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Since 1st March, 1999
 
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Red carpet for venture capital

New Delhi, July 19: The government plans to bring in a host of sops for venture capital funds, which would include capital gains exemption on exit from unlisted companies, removal of the 33 per cent cap on IPO funding and on investments of not more than 25 per cent in a single knowledge-based start-up.

A high-powered panel report also wants individual investor to be given tax breaks when they invest in knowledge based start-ups. Those investing in domestic venture capital funds with a corpus of less than Rs 250 crore and also specialise in setting up seed stage companies, should also get the tax breaks, the panel said.

Senior officials said the plan, which emanates from a high-powered committee set up by the Planning Commission at the instance of Prime Minister Manmohan Singh, had fine-tuned an earlier report prepared by the finance ministry’s Lahiri Committee.

The panel also said technology institutions should set up enterprise incubation units, which should be exempted from tax as long as they use the profit for innovative activities.

It also seeks to relax the limit on foreign ownership to boost knowledge-based start-ups, such as in technology.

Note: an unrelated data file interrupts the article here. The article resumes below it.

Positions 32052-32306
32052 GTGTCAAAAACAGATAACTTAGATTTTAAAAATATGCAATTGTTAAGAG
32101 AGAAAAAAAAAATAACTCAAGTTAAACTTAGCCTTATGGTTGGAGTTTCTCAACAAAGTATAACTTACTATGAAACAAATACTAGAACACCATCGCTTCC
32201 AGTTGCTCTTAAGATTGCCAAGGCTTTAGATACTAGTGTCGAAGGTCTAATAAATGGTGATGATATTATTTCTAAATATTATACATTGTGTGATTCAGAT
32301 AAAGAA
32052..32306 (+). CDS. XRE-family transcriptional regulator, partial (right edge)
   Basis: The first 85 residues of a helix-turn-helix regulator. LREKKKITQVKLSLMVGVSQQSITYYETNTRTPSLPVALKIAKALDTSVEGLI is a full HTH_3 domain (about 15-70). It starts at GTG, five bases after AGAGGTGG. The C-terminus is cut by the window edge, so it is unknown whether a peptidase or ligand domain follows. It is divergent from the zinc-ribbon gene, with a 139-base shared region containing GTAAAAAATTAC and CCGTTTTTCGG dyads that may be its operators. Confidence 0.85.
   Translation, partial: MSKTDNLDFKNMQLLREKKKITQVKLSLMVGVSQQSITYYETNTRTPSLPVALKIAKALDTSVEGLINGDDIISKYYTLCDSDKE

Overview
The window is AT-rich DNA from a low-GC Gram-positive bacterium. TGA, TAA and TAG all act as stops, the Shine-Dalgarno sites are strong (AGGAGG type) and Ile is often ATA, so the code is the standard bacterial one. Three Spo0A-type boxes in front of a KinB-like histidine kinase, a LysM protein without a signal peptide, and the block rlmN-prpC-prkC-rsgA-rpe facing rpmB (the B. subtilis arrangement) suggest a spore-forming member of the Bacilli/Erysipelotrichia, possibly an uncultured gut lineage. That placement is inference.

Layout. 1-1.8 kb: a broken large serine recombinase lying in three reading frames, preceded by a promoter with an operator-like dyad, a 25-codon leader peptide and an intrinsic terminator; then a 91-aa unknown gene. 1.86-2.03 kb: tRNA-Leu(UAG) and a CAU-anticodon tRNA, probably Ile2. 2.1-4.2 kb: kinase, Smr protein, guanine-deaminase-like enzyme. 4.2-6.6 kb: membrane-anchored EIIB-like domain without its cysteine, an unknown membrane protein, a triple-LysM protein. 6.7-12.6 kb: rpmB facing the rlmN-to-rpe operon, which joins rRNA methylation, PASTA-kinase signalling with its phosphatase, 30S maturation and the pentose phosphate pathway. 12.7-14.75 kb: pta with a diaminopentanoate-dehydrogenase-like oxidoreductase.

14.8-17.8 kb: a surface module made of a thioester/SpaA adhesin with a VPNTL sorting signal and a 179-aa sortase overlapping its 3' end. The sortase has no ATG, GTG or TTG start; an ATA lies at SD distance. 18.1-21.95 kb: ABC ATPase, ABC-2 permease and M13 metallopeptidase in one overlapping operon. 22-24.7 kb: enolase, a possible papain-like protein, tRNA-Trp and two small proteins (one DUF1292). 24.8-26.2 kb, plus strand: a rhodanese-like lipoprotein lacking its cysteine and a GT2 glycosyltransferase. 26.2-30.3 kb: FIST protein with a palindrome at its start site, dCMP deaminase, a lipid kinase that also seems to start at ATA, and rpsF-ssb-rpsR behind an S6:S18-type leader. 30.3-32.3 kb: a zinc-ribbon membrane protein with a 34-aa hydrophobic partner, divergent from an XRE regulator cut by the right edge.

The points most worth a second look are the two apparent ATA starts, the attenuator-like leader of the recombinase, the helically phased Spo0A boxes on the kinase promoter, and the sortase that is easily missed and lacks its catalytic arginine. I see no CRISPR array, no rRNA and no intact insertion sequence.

The panel report, which is likely to be implemented through executive fiats as well as changes in the company law, says there is discrimination against domestic investors in tax treatment of capital gains on exit. When they exit an unlisted company, they are charged capital gains tax. However, if they exit listed companies there is no capital gains tax.

Consequently, the panel, which included Nandan Nilekani, CEO of Infosys, Nitin Desai, former finance secretary, and Rajiv Lall, CEO of IDFC, has recommended that capital gains be exempted on exit from unlisted companies.

It also points out that Sebi rules do not allow a venture capital to invest more than one third of all its monies in listed securities. However, this often creates complications as a large number of small company are listed but not widely traded. These firms find it tough to raise capital. Hence the panel has recommended that the government shift the restriction on 33 per cent cap from all listed securities to just securities picked up in the secondary market.

It has also seconded the Lahiri committee recommendation that a cap of 25 per cent on investments in a single start-up should be removed as many venture capital funds do not have a fixed corpus exclusively for investment in India.

The committee has only added a rider that this should be from “an accredited high net worth angel investor”. The committee also proposed changes in the company law to enable start-ups to raise funds through new instruments and help protect investors money in case the firm is liquidated.

The panel said the rules which force domestic VC funds to invest only in domestic start-ups make no sense as many start-ups have overseas arms such as a front-office abroad and a back-office here.

The panel suggests that Sebi should register groups of high net worth individuals located in India or overseas, and offer them the same rights.

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